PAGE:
Real estate businessman Brett Miller has built his life on the bedrock of memories he made in Montreal.
He was 18-years-old when he came from Toronto to study commerce at McGill University.
He fell in love with the city’s vibrancy, with the proximity to nature and with a McGill international student who later became his wife.
“And so, once again, McGill, big influence in my life,” Miller said.
Miller got his first taste of entrepreneurship at the iconic Montreal Jazz Festival, painting and selling t-shirts with his wife.
“We paid for a trip to Europe,” Miller said of their venture.
At the end of his studies, Miller was recommended for an internship at Canderel, one of the country’s biggest real estate companies.
He stayed on board for seven years but his talents took him abroad. He worked in London and Paris, where his children were born.
But they didn’t stay there for long.
“My wife and I made the decision we wanted our kids to be raised in Canada and in Canada, the only city we really would ever consider is Montreal,” Miller explained.
More than a decade after that initial internship, Miller returned to Canderel.
“The founder of Canderel, Jonathan Wiener, invited me to come back to the company to lead it as a CEO as he was moving to a chairmanship position,” Miller said.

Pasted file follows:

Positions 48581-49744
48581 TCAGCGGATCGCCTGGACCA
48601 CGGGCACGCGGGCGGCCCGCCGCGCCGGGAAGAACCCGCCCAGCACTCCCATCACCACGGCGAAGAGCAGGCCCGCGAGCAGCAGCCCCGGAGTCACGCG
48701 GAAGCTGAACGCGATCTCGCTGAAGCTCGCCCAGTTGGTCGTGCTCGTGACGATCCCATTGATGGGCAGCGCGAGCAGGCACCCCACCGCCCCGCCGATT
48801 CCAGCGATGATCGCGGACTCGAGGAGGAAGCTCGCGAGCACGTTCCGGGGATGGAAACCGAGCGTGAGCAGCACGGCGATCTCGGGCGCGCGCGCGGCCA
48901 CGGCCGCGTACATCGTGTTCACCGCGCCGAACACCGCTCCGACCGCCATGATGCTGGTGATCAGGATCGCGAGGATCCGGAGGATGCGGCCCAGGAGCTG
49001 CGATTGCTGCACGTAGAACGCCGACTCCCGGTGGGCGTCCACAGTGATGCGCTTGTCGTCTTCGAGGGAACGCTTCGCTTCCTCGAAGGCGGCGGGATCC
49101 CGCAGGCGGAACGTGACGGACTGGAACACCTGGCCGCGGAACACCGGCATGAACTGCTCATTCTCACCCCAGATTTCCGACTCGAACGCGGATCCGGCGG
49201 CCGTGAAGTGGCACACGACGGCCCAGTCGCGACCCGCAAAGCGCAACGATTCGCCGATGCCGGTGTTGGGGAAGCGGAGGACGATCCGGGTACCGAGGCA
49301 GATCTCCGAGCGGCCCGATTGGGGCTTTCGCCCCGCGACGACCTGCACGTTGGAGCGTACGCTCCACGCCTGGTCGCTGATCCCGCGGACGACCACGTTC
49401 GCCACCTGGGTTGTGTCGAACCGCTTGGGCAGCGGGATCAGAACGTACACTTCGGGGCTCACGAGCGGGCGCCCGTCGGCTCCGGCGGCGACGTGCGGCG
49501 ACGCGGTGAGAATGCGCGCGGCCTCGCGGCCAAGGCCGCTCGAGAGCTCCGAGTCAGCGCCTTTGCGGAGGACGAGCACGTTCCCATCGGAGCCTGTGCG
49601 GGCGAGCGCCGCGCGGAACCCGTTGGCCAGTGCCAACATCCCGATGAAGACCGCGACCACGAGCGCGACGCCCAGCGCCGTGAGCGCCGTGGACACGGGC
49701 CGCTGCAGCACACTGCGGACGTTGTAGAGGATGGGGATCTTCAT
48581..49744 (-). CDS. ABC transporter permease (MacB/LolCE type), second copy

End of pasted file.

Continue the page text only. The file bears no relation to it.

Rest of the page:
“It’s really a full circle. Totally intertwined with McGill University, the city of Montreal and success, in both my personal life and my work life.”
That’s why Miller is concerned about the government’s decision to double tuition fees for students who like him and his wife, come out of province or abroad.
The Quebec government recently announced it would increase tuition for out-of-province students to $17,000 from around $9,000 as a way to protect French.
The changes are expected to disproportionately affect the province’s three English-language universities, which welcome more out-of-province students than their francophone counterparts.
Miller, who is fluent in French, believes the government is taking the wrong approach to the matter.
“I am very sympathetic and completely understanding of the necessity to preserve French. And I would say I would be the first person marching on the street to make sure that French prevails, because that is what makes us unique and that is the brilliance of the city. The question is really about how,” Miller said.
“The how is either you put up rules and barriers and restrict what can be done because you’re protecting what you have, or you say, let’s celebrate. Let’s recognize that we’re the only truly bilingual city in North America. Let’s use that as a way to attract people to our city, embrace the fact that they speak a different language, but then help them speak French.”
Miller also takes aim at officials’ argument that most students end up leaving.
“To suggest that we don’t add to the dynamism of the city is such a false message to send out to the rest of Canada,” Miller said.
Miller and his family are proof of the contrary.
They’re highly involved in charitable endeavors such as the Defi Canderel, a campaign that has raised more than $30 million for cancer research.
As the CEO of a real estate company, Miller also contributes to the financial and physical growth of Montreal.
Through the current housing shortage, the company is building thousands of residential units downtown Montreal with the Tour des Canadiens project, proving that those who come to study in the city have so much to give.